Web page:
It’s not absolutely necessary to use the AVD Manager to start an emulator. You can also start it from the command line. This is useful when using scripts, or if you would like to run an emulator without the overhead of Eclipse. There are a variety of configuration options you can use when starting an emulator this way. There are options relating to networking, graphics acceleration, sensor abilities, and more. To see a complete list of options, type:
The command to start an emulator has the following syntax:
emulator -avd Nexus7 -gpu on -no-boot-anim
The snapshot is a view of your emulator including all data, the current UI being displayed, or any other sensor or data currently being used. This snapshot can be very useful if you wish to start your emulator with a certain configuration or state multiple times. In order to use snapshots with a particular AVD, it needs to be configured appropriately. Reread Creating AVDs to review how to do this.
You will notice three options in the snapshot section of the launch configuration tool.
Refreshes your emulator image to remove all data and resets it to a clean configuration (just as if it were started for the very first time).
Allows you to restore your emulator to the state it was in when the last snapshot was taken. If there is no snapshot in memory, this option is not enabled.
Triggers the system to save a snapshot of the current state of the emulator when you close it.
I use snapshots as a way to save a clean emulator that I can recover quickly. I save a snapshot the first time I start the emulator, right after it has completed the boot sequence. From that point forward, I make sure I don’t check the “Save Snapshot” box. If I need a clean emulator image, I can just restart this emulator and thanks to snapshots, I will have a fully booted clean emulator ready to go.
Snapshots are such a great way of speeding up your emulator usage, it is worth going through an example to show exactly how they work. Let’s step through setting up an emulator using snapshots so you can actually see it for yourself.
The first step when using this functionality is to enable it for the AVD you are using. If you haven’t done this already, review Creating AVDs to do it.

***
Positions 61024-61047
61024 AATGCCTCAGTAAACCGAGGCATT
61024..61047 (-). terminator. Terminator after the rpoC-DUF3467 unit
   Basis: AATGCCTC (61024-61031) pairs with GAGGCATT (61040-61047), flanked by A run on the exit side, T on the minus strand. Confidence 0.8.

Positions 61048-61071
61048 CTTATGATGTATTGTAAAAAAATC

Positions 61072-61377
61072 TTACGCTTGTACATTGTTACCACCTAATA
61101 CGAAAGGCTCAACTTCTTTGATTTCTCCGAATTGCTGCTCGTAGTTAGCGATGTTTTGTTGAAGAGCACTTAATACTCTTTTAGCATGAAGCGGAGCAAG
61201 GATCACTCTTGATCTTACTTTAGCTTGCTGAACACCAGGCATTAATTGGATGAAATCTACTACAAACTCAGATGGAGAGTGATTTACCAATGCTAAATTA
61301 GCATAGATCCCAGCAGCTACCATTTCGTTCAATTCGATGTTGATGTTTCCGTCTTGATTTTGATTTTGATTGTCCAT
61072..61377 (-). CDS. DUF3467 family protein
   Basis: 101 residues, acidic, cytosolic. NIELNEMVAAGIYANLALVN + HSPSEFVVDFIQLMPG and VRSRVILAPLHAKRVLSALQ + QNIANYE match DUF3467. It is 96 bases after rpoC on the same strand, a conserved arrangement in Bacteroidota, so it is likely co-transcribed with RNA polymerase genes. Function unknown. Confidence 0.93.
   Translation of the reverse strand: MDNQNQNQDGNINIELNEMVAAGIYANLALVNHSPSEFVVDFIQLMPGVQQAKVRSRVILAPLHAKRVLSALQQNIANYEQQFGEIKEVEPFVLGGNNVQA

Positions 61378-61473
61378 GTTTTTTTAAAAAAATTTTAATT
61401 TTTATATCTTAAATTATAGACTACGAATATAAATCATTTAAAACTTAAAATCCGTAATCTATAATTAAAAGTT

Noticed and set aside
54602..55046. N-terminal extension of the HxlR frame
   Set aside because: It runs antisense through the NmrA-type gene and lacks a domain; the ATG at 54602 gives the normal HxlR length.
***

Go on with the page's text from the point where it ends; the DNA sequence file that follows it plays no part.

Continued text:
When you start your emulator, the options for snapshots will be enabled. The first time you start your emulator, you should select the “Wipe user data” and “Save to snapshot” options (as shown in Figure 4-3). This starts the emulator with a brand new image, and allows you to save your state when you close it down. Once you have these checkmarks selected, you can press the Launch button to start the emulator. Depending on the speed of your hardware, this can take a long time (anywhere from 90 seconds to many minutes). After the wait, you have an emulator booted to its clean state (Figure 4-4).
Now configure your device to a state you would like. In this example, the state we’ll save is the emulator started with the main Activity of an app displayed (see Figure 4-5). Now close the process; in this case, that means clicking the red circle on the top left to kill the window. This will take a little bit of time (maybe up to a minute) because a “snapshot” of the current state of the emulator is being saved, which will allow you to recover to this state easily.
The next time you start your emulator, you can select the middle selection: “Launch from snapshot” (see Figure 4-6). When you select this option, and press the Launch button, instead of the emulator starting from scratch (which takes many minutes), it starts up to the state we saved when we shut down the emulator in the previous step. Because the emulator doesn’t need to go through the entire boot process, startup time is drastically improved (the emulator will start to a snapshot state in around 10 seconds). You will see your emulator booted right to the same place (as shown in Figure 4-7).